What Barclays’ (LSE: BARC) shareholders wouldn’t give to return to the halcyon days of 2007 when booming profits from the investment bank, asset management arm and even boring old retail banking sent share prices to their peak of 790p.

With shares now trading at less than a quarter of that, is there any chance of their returning to pre-Financial Crisis levels?

On one hand, bulls can point to a 0.45 price/book ratio as evidence that Barclays’ assets, if fully valued by the market, could send shares soaring to around 380p.The bad news is that there are valid reasons why the market is so heavily discounting shares of the mega bank.

Most critically, profitability is well below pre-crisis levels. Barclays’ return on equity (RoE), the most popular way to measure banks’ profitability, was 24.7% in 2006 and 20.3% in 2007. By comparison, full year 2015 RoE was a relatively tiny 4.9%.

The now question becomes whether the bank can ever responsibly juice operations enough to return to earlier levels of profitability. You’ll be hard pressed to find analysts who believe this is possible. Many reasons exist, but it mainly comes down to regulators demanding higher capital buffers meaning more money socked away earning next to nothing, lower profits from investment banking arms, increased compliance requirements meaning soaring operating costs, and low interest rates crimping margins for loan operations.

Of course, even if Barclays can’t viably expect to return to peak RoE, the bank could target higher revenue as a means of returning to bumper overall profits. Bad news on that front as well as post-crisis acquisitions, including Lehman Brothers’ North American assets, have led to revenue that’s already higher than pre-crisis levels. And with the bank pushing ahead with plans to divest its sprawling African retail bank, group revenue will be shrinking considerably in the coming years.

Solid enough?

But perhaps it’s unfair to expect Barclays shares to return to their pre-crisis peaks since no major global banks outside of America have been able to achieve this target. If we forget that metric, is Barclays at least solid enough to merit a closer look from investors?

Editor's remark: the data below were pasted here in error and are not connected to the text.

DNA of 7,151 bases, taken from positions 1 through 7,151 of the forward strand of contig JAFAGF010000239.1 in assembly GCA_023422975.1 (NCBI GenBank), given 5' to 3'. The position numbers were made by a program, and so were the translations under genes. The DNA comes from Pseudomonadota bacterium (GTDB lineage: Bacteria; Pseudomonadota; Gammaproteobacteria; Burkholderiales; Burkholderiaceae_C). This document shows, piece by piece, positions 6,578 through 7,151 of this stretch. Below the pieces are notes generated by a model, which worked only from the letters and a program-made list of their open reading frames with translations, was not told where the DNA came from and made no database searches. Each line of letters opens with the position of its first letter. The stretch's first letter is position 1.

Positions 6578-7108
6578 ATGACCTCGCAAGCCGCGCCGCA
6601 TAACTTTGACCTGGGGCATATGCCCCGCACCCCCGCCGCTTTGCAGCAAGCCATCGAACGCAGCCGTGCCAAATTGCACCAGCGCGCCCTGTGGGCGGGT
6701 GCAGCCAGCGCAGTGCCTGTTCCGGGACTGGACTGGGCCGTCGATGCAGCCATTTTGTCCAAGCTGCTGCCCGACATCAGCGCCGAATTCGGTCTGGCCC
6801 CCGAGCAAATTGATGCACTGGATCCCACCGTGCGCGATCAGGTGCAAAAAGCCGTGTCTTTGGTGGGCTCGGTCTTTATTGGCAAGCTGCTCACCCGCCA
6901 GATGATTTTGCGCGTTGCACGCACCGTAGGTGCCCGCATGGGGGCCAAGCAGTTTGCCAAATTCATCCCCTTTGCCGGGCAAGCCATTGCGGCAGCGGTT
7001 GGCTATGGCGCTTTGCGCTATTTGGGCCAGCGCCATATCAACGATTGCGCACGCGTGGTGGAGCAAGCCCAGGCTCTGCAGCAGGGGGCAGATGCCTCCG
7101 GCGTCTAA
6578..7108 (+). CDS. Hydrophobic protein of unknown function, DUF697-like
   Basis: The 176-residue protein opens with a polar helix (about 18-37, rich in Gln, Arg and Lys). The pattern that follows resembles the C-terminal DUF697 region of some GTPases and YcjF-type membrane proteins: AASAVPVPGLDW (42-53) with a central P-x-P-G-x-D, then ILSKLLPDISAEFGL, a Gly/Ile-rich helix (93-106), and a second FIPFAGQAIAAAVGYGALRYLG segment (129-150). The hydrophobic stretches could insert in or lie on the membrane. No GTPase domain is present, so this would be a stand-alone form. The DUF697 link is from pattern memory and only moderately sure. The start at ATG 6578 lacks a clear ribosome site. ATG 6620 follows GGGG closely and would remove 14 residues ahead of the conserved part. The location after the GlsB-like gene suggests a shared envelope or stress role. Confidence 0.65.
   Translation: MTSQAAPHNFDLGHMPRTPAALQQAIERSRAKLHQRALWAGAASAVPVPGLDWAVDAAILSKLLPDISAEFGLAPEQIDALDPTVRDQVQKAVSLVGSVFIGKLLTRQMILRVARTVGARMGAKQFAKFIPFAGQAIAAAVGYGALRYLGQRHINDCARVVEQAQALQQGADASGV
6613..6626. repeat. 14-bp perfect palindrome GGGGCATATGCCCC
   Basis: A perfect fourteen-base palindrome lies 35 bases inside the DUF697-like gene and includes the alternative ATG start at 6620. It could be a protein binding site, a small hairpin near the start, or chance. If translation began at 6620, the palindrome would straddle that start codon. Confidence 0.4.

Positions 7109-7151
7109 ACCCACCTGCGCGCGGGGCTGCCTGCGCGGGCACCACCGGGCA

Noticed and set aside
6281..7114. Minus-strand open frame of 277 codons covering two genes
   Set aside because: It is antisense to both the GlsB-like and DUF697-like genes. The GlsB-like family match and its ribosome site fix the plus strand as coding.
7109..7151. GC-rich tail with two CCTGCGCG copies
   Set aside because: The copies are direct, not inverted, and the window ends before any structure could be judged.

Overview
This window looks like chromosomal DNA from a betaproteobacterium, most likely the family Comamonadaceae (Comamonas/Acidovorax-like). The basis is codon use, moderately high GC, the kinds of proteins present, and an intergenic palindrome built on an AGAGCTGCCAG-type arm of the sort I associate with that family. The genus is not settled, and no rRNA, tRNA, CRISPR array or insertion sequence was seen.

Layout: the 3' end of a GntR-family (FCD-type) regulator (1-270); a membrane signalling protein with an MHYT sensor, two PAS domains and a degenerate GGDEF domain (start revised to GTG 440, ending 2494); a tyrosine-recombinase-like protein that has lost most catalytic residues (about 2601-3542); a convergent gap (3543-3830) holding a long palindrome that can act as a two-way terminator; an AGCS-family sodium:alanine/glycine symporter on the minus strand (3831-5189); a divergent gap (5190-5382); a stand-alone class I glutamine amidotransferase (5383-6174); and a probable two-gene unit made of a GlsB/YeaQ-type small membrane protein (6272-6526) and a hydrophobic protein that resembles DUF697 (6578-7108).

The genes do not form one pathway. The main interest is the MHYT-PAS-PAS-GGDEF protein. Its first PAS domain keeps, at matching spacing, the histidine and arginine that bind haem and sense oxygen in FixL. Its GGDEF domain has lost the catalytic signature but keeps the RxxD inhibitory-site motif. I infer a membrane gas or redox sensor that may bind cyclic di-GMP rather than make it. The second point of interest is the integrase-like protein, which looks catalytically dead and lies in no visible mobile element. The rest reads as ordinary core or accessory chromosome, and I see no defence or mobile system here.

I don’t think so. Barclays’ profitability over the past few years has relied heavily on strong UK retail banking and transatlantic credit card operations. These are great assets, but low interest rates hitting net interest margin and the possibility of an economic slowdown post-Brexit should remind investors of the highly cyclical nature of retail banking.

Second, the £46.7bn of bad assets still on the books years after the Financial Crisis will be weighing down profits for years to come. While the bank disposed of £8bn of these non-core assets over the past half-year, they still contributed £1.49bn in losses in the period.

Add in a massive investment bank whose RoE fell from 9.8% to 8.4% year-on-year over the past six months and it’s easy to understand why strong results from relatively boring retail banking are consistently overshadowed.

To top it all off, while cash raised from the potential sale of African assets could conceivably be returned to shareholders, the company’s recent 50% slashing of its dividend is sufficient proof for me that the bank is worried enough about capital buffers that dividends won’t be substantial anytime soon.

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Ian Pierce has no position in any shares mentioned. The Motley Fool UK has recommended Barclays. We Fools don't all hold the same opinions, but we all believe that considering a diverse range of insights makes us better investors.